An example would be using SUM (if the firewall ports are blocked) or SWPM to perform an installation, or if you're running an AS Java system, the offline editor (configtool).
If you're already using PuTTY to get into the remote system via SSH, then you are already part way there.
In this post, I will show you how to dynamically adjust the PuTTY and Linux configuration so that you can use MobaXterm (or any other X-client) to connect into the Linux using X11 (X-Windows).
This is not the same as using the standard method of ticking the X-11 forwarding option, because this option must be ticked prior to establishing the connection into the server.
Instead of exiting from your session and re-connection, you can simply use standard port forwarding to enable your X-client connection over SSL.
Step 1 – Connect into Linux using PuTTY.
You should ideally already be connected into the remote system using SSH and PuTTY (that is the aim of this post).
If you're not already connected, then open your PuTTY session as normal.
Step 2 – Open X-Client on your PC/virtual server.
Open your X-Client on your local PC. Ideally it will default to display 0.
The "0" simply refers to a subset of a port range. It's a virtual display.
In our example, we used the free MobaXterm tool to provide X-client capability. Mainly because the tool is free and integrated into one nice binary that can be placed on a USB stick for easy access.
In MobaXterm, hover the mouse over the "X" in to top right frame of the window.
It should be green, and if so, it will display the current IP and display port it has been configured with.
Step 3 – Adjust Linux SSH configuration.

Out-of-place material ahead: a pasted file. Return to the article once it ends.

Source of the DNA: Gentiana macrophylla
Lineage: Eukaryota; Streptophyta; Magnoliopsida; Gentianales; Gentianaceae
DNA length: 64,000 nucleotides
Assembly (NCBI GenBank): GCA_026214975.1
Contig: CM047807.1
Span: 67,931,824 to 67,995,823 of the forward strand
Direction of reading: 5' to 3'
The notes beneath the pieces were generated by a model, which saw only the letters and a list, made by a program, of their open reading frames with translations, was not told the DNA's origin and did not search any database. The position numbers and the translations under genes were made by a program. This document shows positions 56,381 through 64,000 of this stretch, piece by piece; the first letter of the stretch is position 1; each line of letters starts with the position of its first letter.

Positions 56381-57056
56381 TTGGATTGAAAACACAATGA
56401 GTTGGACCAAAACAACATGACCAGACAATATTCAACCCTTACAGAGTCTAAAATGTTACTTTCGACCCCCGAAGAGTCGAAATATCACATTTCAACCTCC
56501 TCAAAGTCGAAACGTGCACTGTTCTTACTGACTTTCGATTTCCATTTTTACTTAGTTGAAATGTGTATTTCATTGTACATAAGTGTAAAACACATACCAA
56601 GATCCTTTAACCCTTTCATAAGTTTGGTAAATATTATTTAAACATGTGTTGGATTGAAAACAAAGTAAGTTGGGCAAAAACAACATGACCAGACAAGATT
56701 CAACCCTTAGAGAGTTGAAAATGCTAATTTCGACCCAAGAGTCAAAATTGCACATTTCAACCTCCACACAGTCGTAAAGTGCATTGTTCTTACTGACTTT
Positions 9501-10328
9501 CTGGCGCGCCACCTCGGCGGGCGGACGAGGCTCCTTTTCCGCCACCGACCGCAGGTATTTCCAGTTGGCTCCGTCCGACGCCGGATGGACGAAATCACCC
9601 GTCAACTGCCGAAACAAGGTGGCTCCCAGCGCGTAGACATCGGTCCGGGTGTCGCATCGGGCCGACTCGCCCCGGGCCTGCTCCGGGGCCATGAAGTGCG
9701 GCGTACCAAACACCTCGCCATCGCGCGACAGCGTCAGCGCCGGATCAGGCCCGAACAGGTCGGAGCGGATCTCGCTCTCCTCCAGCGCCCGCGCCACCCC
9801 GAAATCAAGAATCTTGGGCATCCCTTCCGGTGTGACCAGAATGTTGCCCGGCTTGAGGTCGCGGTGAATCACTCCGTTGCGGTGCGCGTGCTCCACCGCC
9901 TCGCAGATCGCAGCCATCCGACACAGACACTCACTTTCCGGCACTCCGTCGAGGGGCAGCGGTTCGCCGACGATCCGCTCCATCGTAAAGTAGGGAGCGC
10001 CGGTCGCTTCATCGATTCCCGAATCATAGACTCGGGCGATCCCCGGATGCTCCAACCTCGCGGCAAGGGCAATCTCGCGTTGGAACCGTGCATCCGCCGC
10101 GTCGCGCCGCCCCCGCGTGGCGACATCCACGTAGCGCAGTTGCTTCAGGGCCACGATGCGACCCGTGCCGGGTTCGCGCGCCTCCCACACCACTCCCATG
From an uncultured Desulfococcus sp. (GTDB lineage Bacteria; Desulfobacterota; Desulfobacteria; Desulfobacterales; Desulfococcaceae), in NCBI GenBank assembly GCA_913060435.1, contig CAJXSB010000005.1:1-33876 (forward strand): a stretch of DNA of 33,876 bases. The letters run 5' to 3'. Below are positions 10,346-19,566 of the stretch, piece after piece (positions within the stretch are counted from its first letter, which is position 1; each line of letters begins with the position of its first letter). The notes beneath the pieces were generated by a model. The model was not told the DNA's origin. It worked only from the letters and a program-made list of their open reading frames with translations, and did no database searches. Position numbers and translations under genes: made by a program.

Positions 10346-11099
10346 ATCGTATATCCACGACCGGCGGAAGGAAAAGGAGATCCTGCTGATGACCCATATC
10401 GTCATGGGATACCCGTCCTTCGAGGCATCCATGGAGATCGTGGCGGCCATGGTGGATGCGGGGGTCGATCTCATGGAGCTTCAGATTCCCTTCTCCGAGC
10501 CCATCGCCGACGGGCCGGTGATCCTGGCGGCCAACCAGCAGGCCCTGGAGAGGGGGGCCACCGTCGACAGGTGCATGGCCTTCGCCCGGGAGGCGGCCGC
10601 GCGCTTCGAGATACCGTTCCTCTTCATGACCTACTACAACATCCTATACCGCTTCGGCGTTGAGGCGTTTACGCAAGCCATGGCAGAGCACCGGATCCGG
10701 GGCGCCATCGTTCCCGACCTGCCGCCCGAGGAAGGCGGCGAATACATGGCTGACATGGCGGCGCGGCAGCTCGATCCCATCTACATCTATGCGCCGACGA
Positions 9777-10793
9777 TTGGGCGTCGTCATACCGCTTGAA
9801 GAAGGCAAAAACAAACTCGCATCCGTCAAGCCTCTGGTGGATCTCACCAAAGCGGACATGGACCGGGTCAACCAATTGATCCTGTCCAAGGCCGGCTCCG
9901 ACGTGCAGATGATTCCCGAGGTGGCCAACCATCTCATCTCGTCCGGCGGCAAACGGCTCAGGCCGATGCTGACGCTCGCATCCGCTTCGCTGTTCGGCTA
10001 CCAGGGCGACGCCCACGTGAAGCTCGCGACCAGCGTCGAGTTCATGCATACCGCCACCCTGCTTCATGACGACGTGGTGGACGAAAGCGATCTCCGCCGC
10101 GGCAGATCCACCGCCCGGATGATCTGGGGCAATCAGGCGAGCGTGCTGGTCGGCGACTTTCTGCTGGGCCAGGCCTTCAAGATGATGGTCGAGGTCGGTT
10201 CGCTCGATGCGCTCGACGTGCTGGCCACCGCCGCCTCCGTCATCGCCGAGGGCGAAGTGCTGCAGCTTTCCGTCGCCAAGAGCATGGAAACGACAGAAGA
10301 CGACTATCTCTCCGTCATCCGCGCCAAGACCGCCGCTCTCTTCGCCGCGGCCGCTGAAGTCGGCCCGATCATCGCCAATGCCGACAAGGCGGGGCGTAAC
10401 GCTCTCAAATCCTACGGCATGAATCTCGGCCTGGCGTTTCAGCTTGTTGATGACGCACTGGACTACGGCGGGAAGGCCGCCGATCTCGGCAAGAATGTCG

The Linux SSH configuration may not be setup to enable X11 forwarding.
This is usually performed by the Linux administrator at a global level in the ssh daemon configuration file.
However, it is possible to adjust the config for individual users only.
As your Linux user (in an SAP system this would usually be the <sid>adm user account), enable the X-11 forwarding:
echo "ForwardX11 yes" > $HOME/.ssh/configThe above command simply enables the current user to forward X11 connections over the SSH connection.
It puts this config into a file called "config" within the .ssh directory of the current Linux user's home directory.
Step 4 – Setup the port forwarding.
Since this tutorial is going to show the setup of X11 dynamically, with an already established SSH connection, from within your already established PuTTY session, select the Windows window menu from the top left of the PuTTY window and select "Change Settings…":
Expand the "Connection -> SSH -> Tunnels" settings area on the left hand tree menu:
(Notice there is no option to enable or disable the usual X-11 forwarding option)
It is telling PuTTY to establish a listening port on the Linux server, listening on port 6000 (the port for display "0.0").
The port is "remote" because it is remote to the PuTTY session (i.e. not on the computer where you are running PuTTY).
We're telling PuTTY to only consider IPv4 because we don't use IPv6 and have no interest in having it listen for an IPv6 connection.
If you were to run "netstat -an | grep 6000" on the Linux server, you would see one port in status LISTEN.
Now the port forwarding is established, all we need to do is configure our Linux session to make use of the display setting.
Step 5 – Configure DISPLAY
In your Linux session, set the DISPLAY variable appropriately.
In a C-shell you would use:
> setenv DISPLAY localhost:0.0In a Bash, Bourne or Korn shell you would use:
$ export DISPLAY=localhost:0.0From within the Linux session you should now be able to run an X11 application and see the window on your PC/virtual server.
You can use the standard "xeyes" or "xclock" to perform the test, however sometimes on Linux installs these do not get installed.
I've found that it's generally possible to call "firefox" or "totem" to perform an X11 test.
Alternatively, just call your intended SAP X11 application as discussed at the beginning.